F1's Astronomical Surge in Popularity: Teams Turn Down "Almost Billions"

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F1's Astronomical Surge in Popularity: Teams Turn Down "Almost Billions"
F1's Astronomical Surge in Popularity: Teams Turn Down "Almost Billions"

Formula One (F1), the highest class of international auto racing, is currently witnessing an unprecedented surge in popularity. So much so that F1 teams are even turning down "almost billions" from would-be investors, says F1 boss Stefano Domenicali.

"Now the market is offering almost billions to teams, and they are refusing that. Can you imagine that?" Domenicali marvels, underscoring the jaw-dropping interest currently surrounding the sport.

Building an Impenetrable Ecosystem

Domenicali attributes the sport's skyrocketing value to the solid ecosystem they've built.

The strength of this ecosystem, he asserts, rests on their "important structure" and "important dynamics". The more the individual components grow, the sturdier the collective business platform becomes. "So that gives you the perspective of what we are building as an ecosystem.

We are building important structure, important dynamics of which the more everyone is growing, the better and stronger is the business platform which we are all working in," explains Domenicali.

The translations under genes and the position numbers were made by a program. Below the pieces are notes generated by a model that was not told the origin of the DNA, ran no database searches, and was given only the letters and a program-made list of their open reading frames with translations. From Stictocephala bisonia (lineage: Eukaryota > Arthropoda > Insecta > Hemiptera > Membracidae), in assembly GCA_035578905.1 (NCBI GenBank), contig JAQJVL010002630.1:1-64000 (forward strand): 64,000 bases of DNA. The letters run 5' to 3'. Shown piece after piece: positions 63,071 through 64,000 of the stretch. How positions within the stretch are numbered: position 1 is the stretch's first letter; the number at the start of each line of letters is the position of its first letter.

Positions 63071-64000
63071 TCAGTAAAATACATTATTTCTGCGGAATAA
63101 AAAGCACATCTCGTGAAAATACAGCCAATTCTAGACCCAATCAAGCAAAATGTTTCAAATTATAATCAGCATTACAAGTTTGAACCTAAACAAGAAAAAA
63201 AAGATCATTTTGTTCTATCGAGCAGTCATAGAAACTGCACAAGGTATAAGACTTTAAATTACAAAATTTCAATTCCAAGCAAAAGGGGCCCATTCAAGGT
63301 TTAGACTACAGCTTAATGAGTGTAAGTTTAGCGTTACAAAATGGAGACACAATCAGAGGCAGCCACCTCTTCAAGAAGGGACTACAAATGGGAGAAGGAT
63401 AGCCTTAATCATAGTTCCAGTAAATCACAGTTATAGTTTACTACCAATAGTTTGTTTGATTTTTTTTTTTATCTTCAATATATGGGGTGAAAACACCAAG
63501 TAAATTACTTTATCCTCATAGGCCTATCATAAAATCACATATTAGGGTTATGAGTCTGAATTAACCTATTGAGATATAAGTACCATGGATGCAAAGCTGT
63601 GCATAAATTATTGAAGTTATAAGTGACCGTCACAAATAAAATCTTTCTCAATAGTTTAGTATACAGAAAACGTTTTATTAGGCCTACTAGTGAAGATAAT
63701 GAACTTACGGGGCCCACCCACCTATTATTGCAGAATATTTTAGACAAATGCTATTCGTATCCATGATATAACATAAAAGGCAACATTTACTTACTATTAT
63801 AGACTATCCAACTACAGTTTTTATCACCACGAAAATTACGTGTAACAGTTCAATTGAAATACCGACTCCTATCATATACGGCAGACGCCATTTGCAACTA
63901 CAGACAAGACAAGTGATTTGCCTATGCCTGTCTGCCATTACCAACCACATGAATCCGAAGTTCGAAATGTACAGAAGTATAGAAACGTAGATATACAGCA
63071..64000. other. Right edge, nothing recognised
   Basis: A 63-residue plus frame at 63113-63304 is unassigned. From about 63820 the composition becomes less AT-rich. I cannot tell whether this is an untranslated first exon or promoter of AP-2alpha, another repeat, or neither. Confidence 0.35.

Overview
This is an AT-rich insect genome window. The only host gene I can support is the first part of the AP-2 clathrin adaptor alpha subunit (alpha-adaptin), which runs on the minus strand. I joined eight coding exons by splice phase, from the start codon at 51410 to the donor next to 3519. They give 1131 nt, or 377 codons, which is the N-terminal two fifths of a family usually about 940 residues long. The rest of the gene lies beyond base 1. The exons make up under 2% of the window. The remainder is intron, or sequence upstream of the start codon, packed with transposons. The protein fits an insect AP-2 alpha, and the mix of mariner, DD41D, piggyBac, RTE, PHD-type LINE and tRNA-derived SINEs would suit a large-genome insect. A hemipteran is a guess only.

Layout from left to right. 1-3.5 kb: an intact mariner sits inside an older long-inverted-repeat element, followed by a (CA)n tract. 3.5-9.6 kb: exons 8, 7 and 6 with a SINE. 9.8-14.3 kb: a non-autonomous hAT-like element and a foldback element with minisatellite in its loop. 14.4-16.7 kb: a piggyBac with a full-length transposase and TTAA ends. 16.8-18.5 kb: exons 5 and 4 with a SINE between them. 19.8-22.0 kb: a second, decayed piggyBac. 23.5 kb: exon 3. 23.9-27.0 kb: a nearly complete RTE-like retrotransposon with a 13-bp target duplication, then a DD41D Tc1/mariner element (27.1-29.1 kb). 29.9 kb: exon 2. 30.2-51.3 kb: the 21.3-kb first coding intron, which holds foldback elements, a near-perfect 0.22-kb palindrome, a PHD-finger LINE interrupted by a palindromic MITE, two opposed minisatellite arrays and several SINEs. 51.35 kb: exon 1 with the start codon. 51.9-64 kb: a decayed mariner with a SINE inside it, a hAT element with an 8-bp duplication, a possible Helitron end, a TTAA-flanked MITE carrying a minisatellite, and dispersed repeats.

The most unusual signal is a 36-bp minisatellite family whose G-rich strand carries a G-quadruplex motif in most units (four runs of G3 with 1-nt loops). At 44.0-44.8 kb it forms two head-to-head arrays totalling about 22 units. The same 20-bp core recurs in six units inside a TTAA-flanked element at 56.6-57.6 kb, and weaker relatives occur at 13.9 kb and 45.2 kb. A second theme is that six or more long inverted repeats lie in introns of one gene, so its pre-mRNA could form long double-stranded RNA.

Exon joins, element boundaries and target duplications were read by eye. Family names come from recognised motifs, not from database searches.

A Perfect Show Needs No More Teams

Asked whether he believes F1 could benefit from an 11th or 12th team, Domenicali was quick to express his dissent: "I don't think so, that's a personal opinion, I need to say that.

If you have a good show, 20 cars are more than enough." In his view, the excitement in F1 lies in the close competition, not necessarily in the number of competing teams. The head-to-head battles between just two cars or drivers can garner an astonishing level of attention.

Thus, the current 20 cars, represented by 10 teams, promise a level of competition that is nothing short of "impressive".

Open to the Right Bid

That said, Domenicali clarifies he's not strictly against new entries. His "no" to additional teams is not an anti-expansion stance but a plea for a thoughtful approach.

He underlines the importance of respecting those who've invested in F1 over recent years, and cautions against rushing into decisions. "My 'no' is not against someone wants to come in, I need to clarify that because otherwise it seems that I want to be protectionist, that is not the case.

I want to see the right one and I need to also respect the ones that have invested in F1 in the last period... we need to be prudent, we need to take the right decision. That's what I'm saying."